Strength in numbers

Athabasca University alumnus hoping to shed light on ALS, highlight need for research

Wayne Thomas first noticed numbness in his left foot in 2015. An avid runner, he felt weakness while jogging along Calgary’s Bow River pathway one morning. By the end of the run, he found himself having to drag his foot along just to keep moving.

After the numbness persisted for months, the HR specialist for Alliance Pipeline and Athabasca University MBA alumnus (2014) saw a doctor, who assessed it as a probable back injury.

“I went through 2016 doing all the things you would for a back issue: an MRI, acupuncture, seeing a chiropractor, doing physio, and it wasn’t getting better,” says Wayne. “So I went to another doctor in January of (2017) and he agreed that this didn’t seem normal, and recommended that I have an EMG (electromyography)/nerve conduction (velocity) test. “

By last spring, more tests revealed significant muscle deterioration. Doctors determined something Wayne had not expected – he had a slow-progressing form of amyotrophic lateral sclerosis (ALS).

Wayne, 45, is among roughly 3,000 people in Canada and 40,000 worldwide living with ALS. Also known as Lou Gehrig’s disease, ALS is a rare disease that attacks and kills the nerve cells controlling the body’s voluntary muscles needed for chewing, walking, breathing, and talking. The nerves eventually lose the ability to activate specific muscles, causing weakness and paralysis.

Aside from the five to 10 percent of hereditary cases, ALS’ cause is essentially unknown. The lifespan after a diagnosis is, on average, two to five years – with some exceptions. Perhaps the best-known case of someone living with ALS is physicist Stephen Hawking, who was diagnosed more than 50 years ago.

“This is an opportunity to say I have had a great life so far, and anything I do going forward will be a blessing. Hopefully down the road they will find a cure; it may or may not be in my lifetime.”

-Wayne Thomas

Wayne, who now uses a cane, counts himself fortunate his is slow progressing, and is seeking out treatments to further slow the disease. This fall he and his wife Joanna Owens will travel to Japan where he’ll spend five weeks at a state-of-the-art clinic outside of Tokyo, for infusions of a drug not available in Canada that was originally targeted at stroke sufferers, but which has seen success with ALS. Recently approved by the FDA, marketed under the name Radicava (also known as Edaravone), Wayne is looking forward to also meeting the drug’s creator.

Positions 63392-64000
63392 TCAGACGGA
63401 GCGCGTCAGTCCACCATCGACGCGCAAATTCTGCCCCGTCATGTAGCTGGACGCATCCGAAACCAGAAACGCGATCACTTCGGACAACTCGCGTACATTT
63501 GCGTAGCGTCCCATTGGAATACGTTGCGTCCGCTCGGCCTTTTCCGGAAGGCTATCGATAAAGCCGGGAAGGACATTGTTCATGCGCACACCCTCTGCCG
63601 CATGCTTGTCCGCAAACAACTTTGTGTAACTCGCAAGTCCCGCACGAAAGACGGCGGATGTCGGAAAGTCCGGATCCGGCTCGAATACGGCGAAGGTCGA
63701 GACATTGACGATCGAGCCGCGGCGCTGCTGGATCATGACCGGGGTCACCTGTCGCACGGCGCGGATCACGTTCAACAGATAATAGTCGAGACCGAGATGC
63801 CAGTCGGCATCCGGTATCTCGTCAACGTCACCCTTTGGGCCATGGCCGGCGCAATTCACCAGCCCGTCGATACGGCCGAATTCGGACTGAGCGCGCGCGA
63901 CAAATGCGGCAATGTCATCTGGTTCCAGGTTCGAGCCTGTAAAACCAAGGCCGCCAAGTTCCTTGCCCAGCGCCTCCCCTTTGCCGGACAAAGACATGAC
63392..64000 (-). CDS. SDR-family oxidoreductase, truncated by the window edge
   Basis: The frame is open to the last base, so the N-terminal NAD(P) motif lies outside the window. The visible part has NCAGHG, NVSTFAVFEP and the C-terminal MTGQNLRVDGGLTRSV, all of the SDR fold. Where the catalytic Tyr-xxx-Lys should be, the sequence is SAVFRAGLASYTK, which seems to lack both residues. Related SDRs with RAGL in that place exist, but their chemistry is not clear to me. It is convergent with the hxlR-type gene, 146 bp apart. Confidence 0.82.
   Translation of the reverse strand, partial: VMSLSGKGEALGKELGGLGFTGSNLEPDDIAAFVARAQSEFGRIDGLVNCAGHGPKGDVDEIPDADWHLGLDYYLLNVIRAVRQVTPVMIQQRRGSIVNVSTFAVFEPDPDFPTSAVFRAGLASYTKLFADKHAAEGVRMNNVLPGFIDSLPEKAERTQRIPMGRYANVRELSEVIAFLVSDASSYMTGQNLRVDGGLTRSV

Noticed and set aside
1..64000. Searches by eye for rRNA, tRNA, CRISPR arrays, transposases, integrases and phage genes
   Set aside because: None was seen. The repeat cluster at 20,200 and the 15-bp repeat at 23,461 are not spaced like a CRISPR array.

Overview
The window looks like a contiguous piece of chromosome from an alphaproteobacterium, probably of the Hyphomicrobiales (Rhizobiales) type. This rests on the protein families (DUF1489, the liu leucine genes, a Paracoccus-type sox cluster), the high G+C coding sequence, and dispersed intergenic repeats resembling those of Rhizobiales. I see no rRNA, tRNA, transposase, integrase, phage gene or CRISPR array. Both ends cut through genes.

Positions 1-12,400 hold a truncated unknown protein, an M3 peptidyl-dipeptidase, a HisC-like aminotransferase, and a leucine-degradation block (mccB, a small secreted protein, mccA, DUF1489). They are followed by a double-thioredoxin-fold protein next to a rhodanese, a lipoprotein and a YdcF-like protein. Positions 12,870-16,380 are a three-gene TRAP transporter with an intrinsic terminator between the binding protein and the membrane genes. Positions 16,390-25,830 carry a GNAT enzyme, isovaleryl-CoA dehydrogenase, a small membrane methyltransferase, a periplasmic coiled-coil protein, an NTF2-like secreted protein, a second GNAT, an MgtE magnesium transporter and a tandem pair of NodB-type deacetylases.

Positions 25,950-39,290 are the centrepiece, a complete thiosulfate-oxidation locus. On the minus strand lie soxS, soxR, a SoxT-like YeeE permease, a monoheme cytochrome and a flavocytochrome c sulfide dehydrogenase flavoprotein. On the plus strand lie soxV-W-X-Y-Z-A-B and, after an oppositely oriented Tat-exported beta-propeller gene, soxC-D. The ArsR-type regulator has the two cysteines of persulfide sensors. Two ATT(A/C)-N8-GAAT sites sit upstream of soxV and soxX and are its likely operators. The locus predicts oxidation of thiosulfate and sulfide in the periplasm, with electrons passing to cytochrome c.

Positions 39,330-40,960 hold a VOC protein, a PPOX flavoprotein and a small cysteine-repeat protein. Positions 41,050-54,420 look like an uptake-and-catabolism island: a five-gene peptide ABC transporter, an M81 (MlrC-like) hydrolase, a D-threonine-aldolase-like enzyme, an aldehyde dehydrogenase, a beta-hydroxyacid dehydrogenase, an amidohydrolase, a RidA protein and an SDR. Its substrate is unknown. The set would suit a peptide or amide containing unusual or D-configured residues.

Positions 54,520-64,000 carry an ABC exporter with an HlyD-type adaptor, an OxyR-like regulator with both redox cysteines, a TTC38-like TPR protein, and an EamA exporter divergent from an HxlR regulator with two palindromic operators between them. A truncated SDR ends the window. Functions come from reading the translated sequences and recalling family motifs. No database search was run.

Along with a regimen of ALS medication Riluzole, Wayne is hopeful the pairing of the drugs could increase his lifespan and slow the ALS’ progression by up to 53 percent, buying him more moments with his wife, family, and friends during which he plans to “live life to the fullest,” he says.

But the drug infusions don’t come cheap. Wayne notes that while his career trajectory has afforded them, delivered on a 10-days-on, 14-days-off basis, not everyone can access the life-saving medication. Not covered under Alberta’s heath care plan (nor most provinces), infusions net $225 a day, plunging annual costs for ALS treatment at upwards of $30,000.  The infusions in Japan are an additional $10,000 a year, plus infusion and travel costs, he estimates.

Meanwhile, the nature of ALS often requires those living with it to require extensive retrofits to their home, and wheelchairs and wheelchair-accessible vehicles. None of these costs are covered by provincial healthcare plans and run into the tens of thousands more in expenses.

Wayne is hoping that sharing his story will help shine a light on ALS. “It’s a severely underfunded illness, and because it’s so rare, the research hasn’t taken a lot of steps. In the last 10 years we finally got Edaravone, and now they’re starting to make advancements in other drugs. People need to support the ALS Society in their home province and help get government backing and funding for it so they can make some advances at least.”

In addition to their stint in Japan, Wayne and Joanna are planning a trip to Europe next spring, Wayne plans to “savour life more and live life to the fullest. This is an opportunity to say I have had a great life so far, and anything I do going forward will be a blessing. Hopefully down the road they will find a cure; it may or may not be in my lifetime.”

To support or find out more about ongoing research efforts for ALS, visit ALS Alberta or ALS Canada.

By Shelley Williamson